Employment costs in U.S. match fastest 12-month gain since 2008

THE EMPLOYMENT COST Index rose 0.6 percent in the fourth quarter. / BLOOMBERG FILE PHOTO/LUKE SHARRETT

NEW YORK – Total United States employee compensation rose in the fourth quarter and matched the biggest 12-month gain since 2008, as private-sector pay picked up, Labor Department figures showed Wednesday.

Highlights of employment costs (Fourth quarter)

  • Index rose 0.6 percent quarter over quarter (matching est.) after 0.7 percent gain in prior three months
  • Wages and salaries rose 0.5 percent quarter over quarter following 0.7 percent gain
  • Benefit costs increased 0.5 percent quarter over quarter after rising 0.8 percent
  • Total compensation, which includes wages and benefits, rose 2.6 percent over past 12 months; matches 1Q 2015 as highest since 2008

Key takeaways

Private-sector wages and salaries rose from a year earlier by 2.8 percent, also matching the best gain of this expansion. Several industry groups registered increases of 3 percent or higher, led by transportation and material moving at 3.5 percent and service occupations at 3.3 percent, underscoring demand for labor.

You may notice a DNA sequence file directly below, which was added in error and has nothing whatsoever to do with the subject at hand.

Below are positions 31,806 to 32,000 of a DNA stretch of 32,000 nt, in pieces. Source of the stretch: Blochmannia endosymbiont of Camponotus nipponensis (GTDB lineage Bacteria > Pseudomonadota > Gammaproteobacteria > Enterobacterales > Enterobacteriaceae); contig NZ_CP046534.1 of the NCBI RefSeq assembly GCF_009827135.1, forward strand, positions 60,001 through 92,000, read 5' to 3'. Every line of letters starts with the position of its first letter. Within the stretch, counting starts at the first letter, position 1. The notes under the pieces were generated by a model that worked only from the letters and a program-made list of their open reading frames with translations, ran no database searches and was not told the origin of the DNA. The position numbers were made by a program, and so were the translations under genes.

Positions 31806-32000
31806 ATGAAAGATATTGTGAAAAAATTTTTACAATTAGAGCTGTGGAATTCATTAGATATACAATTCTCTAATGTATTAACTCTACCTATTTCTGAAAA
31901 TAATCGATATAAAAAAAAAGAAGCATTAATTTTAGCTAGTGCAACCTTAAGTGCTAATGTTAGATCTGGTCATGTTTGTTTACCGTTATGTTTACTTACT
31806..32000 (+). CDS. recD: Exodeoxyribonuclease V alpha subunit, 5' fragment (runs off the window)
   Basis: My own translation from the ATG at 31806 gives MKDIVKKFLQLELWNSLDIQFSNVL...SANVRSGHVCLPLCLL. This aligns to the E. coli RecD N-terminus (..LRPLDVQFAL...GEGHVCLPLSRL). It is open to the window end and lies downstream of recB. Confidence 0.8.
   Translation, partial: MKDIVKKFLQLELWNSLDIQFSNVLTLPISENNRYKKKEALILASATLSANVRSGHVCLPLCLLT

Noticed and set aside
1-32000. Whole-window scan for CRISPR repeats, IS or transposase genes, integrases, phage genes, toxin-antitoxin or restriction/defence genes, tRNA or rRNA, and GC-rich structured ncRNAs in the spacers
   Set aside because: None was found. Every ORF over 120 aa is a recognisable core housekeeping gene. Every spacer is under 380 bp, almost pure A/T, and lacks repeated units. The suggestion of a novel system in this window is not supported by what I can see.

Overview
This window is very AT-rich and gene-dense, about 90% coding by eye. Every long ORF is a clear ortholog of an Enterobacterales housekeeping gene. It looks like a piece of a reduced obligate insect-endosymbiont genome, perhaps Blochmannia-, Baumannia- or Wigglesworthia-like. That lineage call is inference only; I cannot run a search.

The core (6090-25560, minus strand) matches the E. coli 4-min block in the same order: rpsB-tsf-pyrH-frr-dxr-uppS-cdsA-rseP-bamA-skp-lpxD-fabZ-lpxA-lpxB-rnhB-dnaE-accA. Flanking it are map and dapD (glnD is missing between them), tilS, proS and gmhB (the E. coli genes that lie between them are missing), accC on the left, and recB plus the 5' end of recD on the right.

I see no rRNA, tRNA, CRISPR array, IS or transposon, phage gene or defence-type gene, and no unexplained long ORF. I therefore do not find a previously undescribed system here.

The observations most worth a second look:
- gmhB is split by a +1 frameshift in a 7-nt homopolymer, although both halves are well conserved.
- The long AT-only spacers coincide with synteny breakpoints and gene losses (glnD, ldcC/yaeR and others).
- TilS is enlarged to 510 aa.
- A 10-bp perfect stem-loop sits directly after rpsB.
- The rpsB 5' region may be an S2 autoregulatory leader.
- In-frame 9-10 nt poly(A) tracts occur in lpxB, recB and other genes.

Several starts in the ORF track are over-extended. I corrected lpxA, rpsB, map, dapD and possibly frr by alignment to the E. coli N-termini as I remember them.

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While wage growth has gradually improved, a sustained acceleration is yet to occur in the current economic expansion. The latest year-over-year increase in compensation indicates employers are making more generous offers as they compete for workers in the tightening labor market.

The government’s quarterly read on the ECI, which measures employer-paid taxes such as Social Security and Medicare in addition to the costs of wages and benefits, offers Federal Reserve policy makers another look into how compensation may feed into inflation. Central bankers later Wednesday will conclude a two-day policy meeting, where they’re expected to leave interest rates unchanged in Janet Yellen’s final gathering as chair.

January data on jobs and wages are due Friday in the Labor Department’s monthly employment report. Employers probably added around 180,000 workers to payrolls, the jobless rate held at 4.1 percent and average hourly earnings rose 2.6 percent from a year earlier, according to the median estimates of economists.

What our economists say

The broader trend in the employment cost index provides reassuring evidence that not only the Phillips Curve remains a sound economic principle, but also that Yellen’s assessment that there was more slack in the labor market than conventional measures (such as the unemployment rate) would otherwise suggest, was also a prescient judgment. In hindsight, the Fed rightfully normalized policy at a gradual pace, and the moderate upward slope in the ECI should give the Powell Fed the opportunity to continue along a similar trajectory.

Shobhana Chandra is a reporter for Bloomberg News. Carl Riccadonna and  Yelena Shulyatyeva are economists at Bloomberg Economics.

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